Key bondholder group says AMR board should be replaced

Thu Nov 29, 2012 5:23am EST
Email This Article |
Share This Article
  • Facebook
  • LinkedIn
  • Twitter
| Print This Article | Single Page
[-] Text [+]

By Nick Brown

NEW YORK (Reuters) - A group of some of bankrupt American Airlines' AAMRQ.PK most significant bondholders said it will not support a standalone restructuring unless a new board is brought in, a move that may increase hurdles for Chief Executive Tom Horton and his team.

The 12-member bondholder group, which includes JPMorgan Chase & Co (JPM.N: Quote), Pentwater Capital Management and York Capital Management, is the primary well-organized group to have expressed an interest in funding an independent exit for the airline's parent company AMR Corp.

AMR filed for bankruptcy in November 2011, seeking to reduce labor costs.

Entities that gain a controlling equity stake in a company through bankruptcy routinely appoint new boards, and those boards do not necessarily oust the company's incumbent managers.

But AMR's current management team, led by Horton who is also chairman of the board, has lost the confidence of the company's unions, which support a takeover bid by smaller competitor US Airways Group LCC.N.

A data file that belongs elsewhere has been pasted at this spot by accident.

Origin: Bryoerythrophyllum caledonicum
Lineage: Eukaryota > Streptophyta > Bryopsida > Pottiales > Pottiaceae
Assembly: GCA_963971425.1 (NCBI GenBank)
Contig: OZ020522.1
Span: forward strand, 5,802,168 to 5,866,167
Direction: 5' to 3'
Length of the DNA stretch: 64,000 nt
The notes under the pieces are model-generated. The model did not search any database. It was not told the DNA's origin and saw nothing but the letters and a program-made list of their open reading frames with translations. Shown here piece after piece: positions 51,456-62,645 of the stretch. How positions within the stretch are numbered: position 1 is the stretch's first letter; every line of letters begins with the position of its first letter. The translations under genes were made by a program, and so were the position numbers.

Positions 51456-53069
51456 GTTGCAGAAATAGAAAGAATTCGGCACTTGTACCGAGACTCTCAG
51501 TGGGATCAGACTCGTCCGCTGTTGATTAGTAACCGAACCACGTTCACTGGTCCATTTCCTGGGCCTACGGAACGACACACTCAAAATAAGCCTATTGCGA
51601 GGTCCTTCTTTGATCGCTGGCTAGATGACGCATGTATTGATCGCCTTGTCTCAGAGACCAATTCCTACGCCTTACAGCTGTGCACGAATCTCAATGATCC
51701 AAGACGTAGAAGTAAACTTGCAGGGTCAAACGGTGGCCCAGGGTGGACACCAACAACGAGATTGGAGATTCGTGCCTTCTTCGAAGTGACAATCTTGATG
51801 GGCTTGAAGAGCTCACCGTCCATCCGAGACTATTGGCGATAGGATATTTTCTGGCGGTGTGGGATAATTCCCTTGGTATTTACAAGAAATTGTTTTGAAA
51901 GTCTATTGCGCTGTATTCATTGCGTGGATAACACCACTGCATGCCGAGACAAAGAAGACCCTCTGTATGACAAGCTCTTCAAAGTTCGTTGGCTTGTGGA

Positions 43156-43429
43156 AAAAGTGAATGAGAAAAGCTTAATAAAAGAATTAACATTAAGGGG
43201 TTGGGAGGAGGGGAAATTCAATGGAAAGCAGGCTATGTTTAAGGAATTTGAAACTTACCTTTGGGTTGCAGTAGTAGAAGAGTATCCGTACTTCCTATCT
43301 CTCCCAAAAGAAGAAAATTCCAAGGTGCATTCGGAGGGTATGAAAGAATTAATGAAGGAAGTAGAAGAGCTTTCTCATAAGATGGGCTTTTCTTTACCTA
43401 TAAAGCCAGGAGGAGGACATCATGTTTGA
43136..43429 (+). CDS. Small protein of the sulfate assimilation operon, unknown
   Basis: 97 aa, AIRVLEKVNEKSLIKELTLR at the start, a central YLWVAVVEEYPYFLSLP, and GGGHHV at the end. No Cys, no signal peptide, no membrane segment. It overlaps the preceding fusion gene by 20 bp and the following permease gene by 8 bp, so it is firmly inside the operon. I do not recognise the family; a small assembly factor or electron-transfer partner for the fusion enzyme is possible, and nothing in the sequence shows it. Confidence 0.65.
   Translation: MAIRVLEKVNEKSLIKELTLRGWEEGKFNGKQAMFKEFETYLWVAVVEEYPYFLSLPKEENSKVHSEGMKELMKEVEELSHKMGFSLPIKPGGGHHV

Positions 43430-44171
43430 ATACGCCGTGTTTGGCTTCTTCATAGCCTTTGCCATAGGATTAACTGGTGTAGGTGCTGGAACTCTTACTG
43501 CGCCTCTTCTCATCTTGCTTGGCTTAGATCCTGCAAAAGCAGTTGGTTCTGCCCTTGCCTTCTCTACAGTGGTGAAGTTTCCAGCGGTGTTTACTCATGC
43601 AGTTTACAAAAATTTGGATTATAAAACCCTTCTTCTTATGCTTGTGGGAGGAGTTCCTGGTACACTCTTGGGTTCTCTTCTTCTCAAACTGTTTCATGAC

The bondholders, who hold more than $700 million in AMR debt, said in the letter to Keith Wilson, president of American's pilots' union, its support for an independent exit was "conditioned, among other things, on that plan providing for the naming of a new board of directors."

It added that the new board would be selected with input from other shareholders.

That could include the pilots' union if the union votes to ratify a proposed labor contract offering it a 13.5 percent equity stake in the company, which means Horton's future at the company could depend on his ability to convince other shareholders of his team's leadership credentials.   Continued...

An American Airlines passenger jet glides in under the moon as it lands at LaGuardia airport in New YorkNew York, August 28, 2012. REUTERS/Eduardo Munoz